Thursday, June 22, 2017

How to Read a Letter in the Parking Lot When You Can't Wait Until You Get Home

I've had a string of great mail days lately. That's a big deal now since so many bloggers are abandoning their little homes on the Net. And while I do understand why they might, I cannot help but mourn the losses. My daily rituals include reading the posts in my read/follow lists for the fix I be jonesing for. Nothing is so disruptive or as unsettling as a deafening silence . . . followed by a Houdiniesque disappearance. 

I enjoy having posts delivered to my inbox, but I get a major thrill from starting at the top of My Favorite Blogs list, going down the line, reading and sipping tea as part of my day. That's my time, so you know I have the nerve to be disappointed when a favorite blogger misses a day. Don't let it go two or even three in a row. Seriously. They've got a lot of nerve! And I am not above inquiring in an e-mail, "Where are you?" Okay, not really, but I do wonder. I mean if you cannot count on a blogger, who can you count on? Bloggers, don't just abandon your home. If you're gonna quit, give us a little notice. Please and thank you. Some really great writers/photographers/storytellers dropped the keyboard. *sigh*

So, as a copper pot calling copper kettles brass, I'm deeply appreciative of the bloggers who soldier on in the face of blogger glut, burnout, choosing a none-blogging life, or whatever else came between you and us. Thank you for being a part of my reading experience.

I get a thrill when there's mail, and double delight chills when there's mail in both boxes.  And . . . a UPS delivery! On the same day! It don't get much better'n that. Okay, it don't get much better'n that unless you write a letter that starts off sluggish, and you think of waiting to write another day, but something tells you to keep on--to not waste the paper or the already-written words, and you listen. Before you're aware of where you are, or what you're doing, you've hit your stride and boom! You've written at least three whole pages, drawn some silliness in the margins, and signed your name, with "love and a hug."

Moving on . . . Here's a teachable bit about how to read a letter in the post office parking lot when you cannot wait until you get home. 

Number one:  Read a letter in the parking lot only if you think it holds the answer to a question you've been waiting for. Otherwise you might get heat stroke because the windows are up and the ac is off because you feel too guilty about sitting in a parking lot with the motor running to turn it on. Pretend it's so important you're willing to risk suffocating or baking inside a hot SUV.

Number two:  Never forget this. The thickest envelope is the one to go for first. Spread the pages in a discernible fan. That's way its importance is more convincing. 

Number three:  Read without moving your lips. People will forgive you then because you'll look like you're smart enough to know better, so they'll figure the letter has to be super important. I know I noticed someone reading a letter in the parking lot, I'd tell myself it's possibly a letter from a parole officer, an attorney, the IRS, Alf, a publisher rejecting their latest story, divorce papers . . . 

Number four:  Wear your darkest sunglasses to block out the sight of anyone who might look at you like you're nuts for being in the heat without ac on, and with the windows up. Do not make eye contact. Just read. Slowly makes it look like you're not even hot.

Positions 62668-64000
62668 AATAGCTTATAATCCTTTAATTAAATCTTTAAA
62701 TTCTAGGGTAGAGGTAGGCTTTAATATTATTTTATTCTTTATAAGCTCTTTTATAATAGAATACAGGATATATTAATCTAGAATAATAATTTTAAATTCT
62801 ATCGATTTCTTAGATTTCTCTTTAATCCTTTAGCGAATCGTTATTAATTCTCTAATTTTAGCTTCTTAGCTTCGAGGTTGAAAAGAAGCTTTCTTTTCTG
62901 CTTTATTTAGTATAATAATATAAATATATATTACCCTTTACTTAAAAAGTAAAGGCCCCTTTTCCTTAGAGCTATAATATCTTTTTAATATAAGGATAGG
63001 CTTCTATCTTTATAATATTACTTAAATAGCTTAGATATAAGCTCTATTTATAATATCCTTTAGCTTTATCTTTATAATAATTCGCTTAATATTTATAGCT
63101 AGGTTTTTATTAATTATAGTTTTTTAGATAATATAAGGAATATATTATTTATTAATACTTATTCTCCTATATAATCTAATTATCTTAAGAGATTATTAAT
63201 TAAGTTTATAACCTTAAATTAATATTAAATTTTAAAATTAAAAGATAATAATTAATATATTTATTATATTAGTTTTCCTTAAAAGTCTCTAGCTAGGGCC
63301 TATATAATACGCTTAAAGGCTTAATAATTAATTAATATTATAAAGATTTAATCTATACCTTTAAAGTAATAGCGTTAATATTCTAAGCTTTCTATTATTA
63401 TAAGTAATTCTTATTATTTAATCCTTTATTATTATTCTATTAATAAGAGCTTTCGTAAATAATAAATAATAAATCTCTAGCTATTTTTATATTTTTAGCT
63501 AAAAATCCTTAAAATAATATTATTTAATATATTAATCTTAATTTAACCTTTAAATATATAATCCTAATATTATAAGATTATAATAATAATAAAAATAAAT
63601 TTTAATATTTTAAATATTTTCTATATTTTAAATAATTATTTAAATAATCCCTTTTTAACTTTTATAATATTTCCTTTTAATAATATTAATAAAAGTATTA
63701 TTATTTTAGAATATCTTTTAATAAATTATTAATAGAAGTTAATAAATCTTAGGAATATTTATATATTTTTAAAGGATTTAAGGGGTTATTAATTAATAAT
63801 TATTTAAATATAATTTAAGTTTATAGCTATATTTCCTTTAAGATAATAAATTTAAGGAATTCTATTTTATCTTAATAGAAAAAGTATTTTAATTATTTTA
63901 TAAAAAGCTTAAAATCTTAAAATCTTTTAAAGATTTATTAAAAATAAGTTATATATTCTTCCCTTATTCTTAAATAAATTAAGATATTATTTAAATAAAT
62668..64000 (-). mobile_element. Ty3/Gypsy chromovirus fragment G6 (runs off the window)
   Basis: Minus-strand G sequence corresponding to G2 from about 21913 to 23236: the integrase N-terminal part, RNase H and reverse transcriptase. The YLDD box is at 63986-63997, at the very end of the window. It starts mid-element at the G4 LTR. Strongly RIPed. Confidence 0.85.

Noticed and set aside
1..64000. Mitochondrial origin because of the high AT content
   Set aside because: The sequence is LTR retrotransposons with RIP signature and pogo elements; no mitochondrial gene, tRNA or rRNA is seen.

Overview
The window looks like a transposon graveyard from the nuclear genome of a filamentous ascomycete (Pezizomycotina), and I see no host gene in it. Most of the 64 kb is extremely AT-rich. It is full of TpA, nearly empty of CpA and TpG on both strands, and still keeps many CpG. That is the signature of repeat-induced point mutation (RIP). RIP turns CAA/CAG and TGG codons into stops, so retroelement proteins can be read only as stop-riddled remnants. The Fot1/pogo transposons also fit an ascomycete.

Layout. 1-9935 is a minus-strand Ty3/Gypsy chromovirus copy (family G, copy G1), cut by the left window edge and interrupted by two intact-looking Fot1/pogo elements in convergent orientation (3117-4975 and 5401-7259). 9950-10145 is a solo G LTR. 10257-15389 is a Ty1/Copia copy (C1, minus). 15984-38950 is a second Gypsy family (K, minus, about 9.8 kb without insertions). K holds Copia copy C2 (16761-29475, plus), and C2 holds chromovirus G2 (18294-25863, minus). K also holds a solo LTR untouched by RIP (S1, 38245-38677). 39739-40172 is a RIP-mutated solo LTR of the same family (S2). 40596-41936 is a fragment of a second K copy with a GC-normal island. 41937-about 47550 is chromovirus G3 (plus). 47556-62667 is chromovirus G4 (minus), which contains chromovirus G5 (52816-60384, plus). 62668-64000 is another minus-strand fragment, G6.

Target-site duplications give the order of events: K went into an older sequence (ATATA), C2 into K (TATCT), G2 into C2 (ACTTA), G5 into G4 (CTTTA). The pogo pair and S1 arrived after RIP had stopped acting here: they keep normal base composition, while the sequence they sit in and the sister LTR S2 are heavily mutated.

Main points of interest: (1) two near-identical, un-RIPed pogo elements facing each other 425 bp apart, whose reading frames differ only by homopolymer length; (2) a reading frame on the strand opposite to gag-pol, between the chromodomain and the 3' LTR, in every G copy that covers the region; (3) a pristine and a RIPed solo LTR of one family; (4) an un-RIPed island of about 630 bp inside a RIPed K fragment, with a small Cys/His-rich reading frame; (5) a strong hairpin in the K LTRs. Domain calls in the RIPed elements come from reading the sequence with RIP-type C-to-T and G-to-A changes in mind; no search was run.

Number five:  When you come to the end, lovingly return the missive to its envelope, then sit there for a while, like you're too moved by what you've read to turn the key in the ignition. 

Note to self:  Nobody's ever looking at you when you think they are.  Get over yourself and go home.

I watched "Freaks" last night when I couldn't sleep. That was after I read this:

Doesn't that just wet your readin' n writin' whistle? All the Gothic novels have at least the heroine writing in a chapter or two where the sounds of a quill scratching on paper seems to fill the room. ". . . the biting hush of ink on paper" above makes one pause--in an attempt to imagine how a hush bites. Wordsmithing par excellence? Or simple slight of hand with pen? Hmm.

Such color--prettier than a tangerine. 

Feel free to expect a whale of a tale tomorrow. Or the day after. A tale of a whale's tail? Anything is possible.

The End.

Tuesday, June 20, 2017

Hope Springs Eternal Even After the Creek Rises and Washes Out the Bridge

I gasped when I saw this. I opened it a corner of my old and faithful cleaver. JC left it on a kitchen counter on top of the other mail, a clear sign that he deemed it important too. And so I thought it was the surprise I've hoped would happen for decades. 

Always check the zip code first, is a credo. It didn't matter that it's several towns distant, I was determined to get there even if it meant using Uber. I would draw among peers again! Hope happens.

So. What's the most exciting mail you've held in recent hope? Did it deliver?

I'm writing at a more leisurely pace these days. It's too hot to pen faster. The wet pen nibs move across paper easily enough, but my hand feels like a match head striking a rough surface in super slow motion, as if bent on creating a slo-mo fire. It often sounds that way in my ever fanciful imagination when I practice calligraphy on resume paper. That's how quiet it is in the night quiet as I practice alone in silence, and the rest of the house sleeps. 

I'm writing more postcards though. Irony begins with iron, and iron feels like a cool metal when it's this hot. But I'm so glad we no longer have to iron everything we wear since ironing is hot work. Ironic is cooler than moronic too. Yet still I write.

Here's a favorite postcard, another I've held on to for too long simply because it tells me a different story each time I simply grace it with a glance. Today she tells me he just got up and walked out on her, and while she'd run after him in the past, she's just too tired to give a hot trot tonight. So he can go to blazes, and she wouldn't pee in his ear if his brain was on fire.